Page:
Union attacks 24 teachers but…
‘We back Kingsland staff’
“IT IS not often you see school students fighting to get into school. But this is our school. We should have a say in what happens. Instead the school is being run down. We are called failures and the people with power are talking about sacking our teachers. We aren’t having it any more.”
That is what a pupil at Kingsland School in Hackney, east London, said on Monday of this week. The pupils were demonstrating in support of 24 teachers who are under attack from management and who were suspended from their own union, the NUT, last weekend.
Police barricaded the school entrance on Monday to stop 200 teachers and school students getting into the school to stand alongside the 24 as they were dragged before a disciplinary panel. The teachers’ “crime” is that they stood by a basic trade union principle. They struck for a day last month when they heard that the school management was taking action against one of their colleagues, Indro Sen, who is also a joint NUT union rep.
School management began an investigation into whether Indro Sen, the head of the maths department, is a competent teacher following a critical report by inspectors. Kingsland teachers, pupils and parents could not believe it. Indro Sen is one of the most skilled and dedicated teachers you could ever hope to meet.
The local paper, the Hackney Gazette, ran a story about him a few weeks ago. He was pictured, during the holidays, with a blackboard at a local park helping students who were revising for their GCSEs. “He is popular because he is brilliant,” said student Tara Quigley on Monday. If they even talk of getting rid of him they are attacking every student in this school and everyone who has been to this school. That’s why I am here, and why I am with all the teachers who are standing by him.”
Teachers in the NUT union walked out in Indro Sen’s support. The school management-in cahoots with Nord Anglia, the private firm which now runs schools in Hackney-began disciplining them. Indro Sen is Asian. Nord Anglia was recently found guilty of race discrimination at an industrial tribunal.
National leaders of the NUT refused to back the walkout. They then suspended the 24 teachers from the union. This was just three days before they were due to attend Monday’s disciplinary meeting, which could have decided to sack them. It is the first time NUT leaders have suspended a group of teachers from union membership since 1985.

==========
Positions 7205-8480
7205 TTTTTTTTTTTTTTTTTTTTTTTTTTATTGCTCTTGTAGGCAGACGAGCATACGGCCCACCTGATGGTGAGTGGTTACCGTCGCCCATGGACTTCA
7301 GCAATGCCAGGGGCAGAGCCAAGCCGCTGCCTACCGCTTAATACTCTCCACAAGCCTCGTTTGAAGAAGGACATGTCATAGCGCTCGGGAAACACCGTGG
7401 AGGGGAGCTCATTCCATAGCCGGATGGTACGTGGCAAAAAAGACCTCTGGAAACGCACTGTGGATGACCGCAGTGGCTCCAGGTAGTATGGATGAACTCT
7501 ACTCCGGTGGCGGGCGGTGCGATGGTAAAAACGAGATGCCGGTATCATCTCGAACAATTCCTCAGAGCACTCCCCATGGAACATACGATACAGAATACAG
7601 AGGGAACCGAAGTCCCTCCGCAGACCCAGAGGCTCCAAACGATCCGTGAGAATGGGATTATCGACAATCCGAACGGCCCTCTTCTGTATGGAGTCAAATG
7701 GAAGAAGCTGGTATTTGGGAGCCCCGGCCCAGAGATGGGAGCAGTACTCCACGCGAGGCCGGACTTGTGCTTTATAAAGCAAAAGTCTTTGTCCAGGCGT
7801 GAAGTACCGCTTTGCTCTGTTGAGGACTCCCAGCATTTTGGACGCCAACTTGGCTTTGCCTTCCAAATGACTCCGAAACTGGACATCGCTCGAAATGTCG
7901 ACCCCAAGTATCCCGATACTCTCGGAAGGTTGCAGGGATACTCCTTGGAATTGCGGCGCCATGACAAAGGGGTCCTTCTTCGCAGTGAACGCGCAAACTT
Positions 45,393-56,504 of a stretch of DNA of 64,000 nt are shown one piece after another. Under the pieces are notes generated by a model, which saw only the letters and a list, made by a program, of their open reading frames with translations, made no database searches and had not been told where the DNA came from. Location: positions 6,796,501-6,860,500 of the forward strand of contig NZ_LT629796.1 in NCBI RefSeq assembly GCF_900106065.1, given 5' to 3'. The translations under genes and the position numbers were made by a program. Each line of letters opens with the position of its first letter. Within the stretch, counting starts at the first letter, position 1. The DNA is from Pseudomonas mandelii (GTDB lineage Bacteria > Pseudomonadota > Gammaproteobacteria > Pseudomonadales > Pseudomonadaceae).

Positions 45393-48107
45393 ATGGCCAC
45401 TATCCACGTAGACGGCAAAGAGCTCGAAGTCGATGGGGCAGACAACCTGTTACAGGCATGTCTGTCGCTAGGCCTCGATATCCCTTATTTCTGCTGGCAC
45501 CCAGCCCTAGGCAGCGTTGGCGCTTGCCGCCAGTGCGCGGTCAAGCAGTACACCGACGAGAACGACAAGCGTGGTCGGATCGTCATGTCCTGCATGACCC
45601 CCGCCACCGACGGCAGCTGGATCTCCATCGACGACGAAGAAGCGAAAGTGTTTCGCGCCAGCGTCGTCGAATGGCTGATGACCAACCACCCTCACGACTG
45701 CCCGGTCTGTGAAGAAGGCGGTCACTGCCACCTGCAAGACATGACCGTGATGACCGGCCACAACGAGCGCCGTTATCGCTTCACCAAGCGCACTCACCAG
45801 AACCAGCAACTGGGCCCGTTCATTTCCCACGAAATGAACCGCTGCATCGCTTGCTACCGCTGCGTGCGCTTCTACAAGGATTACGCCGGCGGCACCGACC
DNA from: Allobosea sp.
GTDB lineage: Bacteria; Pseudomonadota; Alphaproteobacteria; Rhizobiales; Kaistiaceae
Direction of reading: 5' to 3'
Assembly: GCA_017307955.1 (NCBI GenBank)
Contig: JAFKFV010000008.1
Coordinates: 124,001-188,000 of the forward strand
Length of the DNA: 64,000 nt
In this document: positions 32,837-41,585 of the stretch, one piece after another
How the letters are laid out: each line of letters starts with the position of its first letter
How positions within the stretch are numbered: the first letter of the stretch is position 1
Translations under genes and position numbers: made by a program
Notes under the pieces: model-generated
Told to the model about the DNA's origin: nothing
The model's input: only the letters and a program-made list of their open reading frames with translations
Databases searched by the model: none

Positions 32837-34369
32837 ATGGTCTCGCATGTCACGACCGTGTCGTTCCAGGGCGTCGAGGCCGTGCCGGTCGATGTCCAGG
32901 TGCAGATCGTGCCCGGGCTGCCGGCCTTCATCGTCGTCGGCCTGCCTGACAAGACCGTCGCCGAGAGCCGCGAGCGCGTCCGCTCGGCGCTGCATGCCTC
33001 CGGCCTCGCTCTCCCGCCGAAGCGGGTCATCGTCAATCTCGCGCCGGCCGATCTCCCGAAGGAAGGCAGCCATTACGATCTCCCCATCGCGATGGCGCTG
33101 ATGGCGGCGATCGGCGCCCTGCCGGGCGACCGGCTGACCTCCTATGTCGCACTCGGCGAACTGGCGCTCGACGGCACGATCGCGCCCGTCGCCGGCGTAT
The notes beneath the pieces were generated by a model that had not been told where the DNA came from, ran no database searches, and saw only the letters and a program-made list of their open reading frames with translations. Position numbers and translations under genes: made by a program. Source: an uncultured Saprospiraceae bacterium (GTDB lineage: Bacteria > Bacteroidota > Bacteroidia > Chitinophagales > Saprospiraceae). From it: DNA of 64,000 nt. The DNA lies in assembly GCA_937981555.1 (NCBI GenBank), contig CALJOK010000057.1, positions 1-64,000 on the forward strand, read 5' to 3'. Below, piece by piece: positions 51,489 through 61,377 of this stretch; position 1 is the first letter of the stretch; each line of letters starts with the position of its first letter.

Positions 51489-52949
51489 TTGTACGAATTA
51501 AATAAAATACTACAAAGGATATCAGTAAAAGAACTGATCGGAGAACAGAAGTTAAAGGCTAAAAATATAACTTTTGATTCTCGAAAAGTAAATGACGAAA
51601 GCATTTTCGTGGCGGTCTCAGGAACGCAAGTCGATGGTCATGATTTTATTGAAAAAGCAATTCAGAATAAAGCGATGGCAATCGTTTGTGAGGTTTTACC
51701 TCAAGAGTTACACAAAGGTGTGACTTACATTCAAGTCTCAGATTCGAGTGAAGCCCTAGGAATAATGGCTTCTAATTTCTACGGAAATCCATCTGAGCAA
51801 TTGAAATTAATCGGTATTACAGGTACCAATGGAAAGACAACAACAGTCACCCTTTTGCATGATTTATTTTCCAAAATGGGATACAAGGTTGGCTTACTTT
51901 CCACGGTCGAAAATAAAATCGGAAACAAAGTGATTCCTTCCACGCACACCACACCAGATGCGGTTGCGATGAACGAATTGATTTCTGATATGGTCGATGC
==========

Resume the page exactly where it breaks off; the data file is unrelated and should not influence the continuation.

Union members were sickened as news of the suspensions spread. There were teachers from 18 schools in Hackney and other parts of London on Monday’s protest, which continued for two and a half hours despite torrential rain.
Kingsland teacher Monica Brady told Socialist Worker, “This protest is so heartening. You can imagine how angry and upset we felt to get a letter on Saturday suspending us from the union two days before we faced serious disciplinary charges.” Fellow teacher Jackey Dawnay said, “We need to campaign quickly in every school across the country. Our union leaders haven’t been prepared to stand up to the government over performance related pay and other attacks. That’s bad, but I guess you come to expect that. But that doesn’t give them the right to stick the boot into those of us who are prepared to stand up and be counted. It’s a bloody outrage.”
Fight this serious attack
THE KINGSLAND School teachers were expecting to be handed final written warnings as Socialist Worker went to press this week. Management and Nord Anglia want to break the collective strength of the union in the school.
Kingsland has a well organised union group which fought a campaign against an Education Action Zone, a form of privatisation. Education bosses in Hackney also want to break the fighting spirit of Kingsland students who staged a brilliant walkout against the EAZ last year.
That is why the NUT’s backstabbing suspensions are so serious. The teachers could be on final written warnings without a union to defend them. But activists have responded quickly. They leafleted every school in Hackney on Monday morning. Petitions condemning the suspension from the union circulated in scores of schools at the beginning of this week.
“The union leaders are acting from a position of weakness,” said Jane Bassett, NUT rep at Stoke Newington School in Hackney, where teachers voted to strike unofficially if any teacher at Kingsland is sacked.
“There is such a feeling about this. We can win if we build a revolt of union members against the national leaders who have sold us out over so much.” There were strong delegations on the protest from Islington Green School, Islington Arts and Media School, and other schools which have been battered by Ofsted and half-baked New Labour education gimmicks.
Activists are arguing for a national campaign to defend teachers at Kingsland. Teachers everywhere need to:
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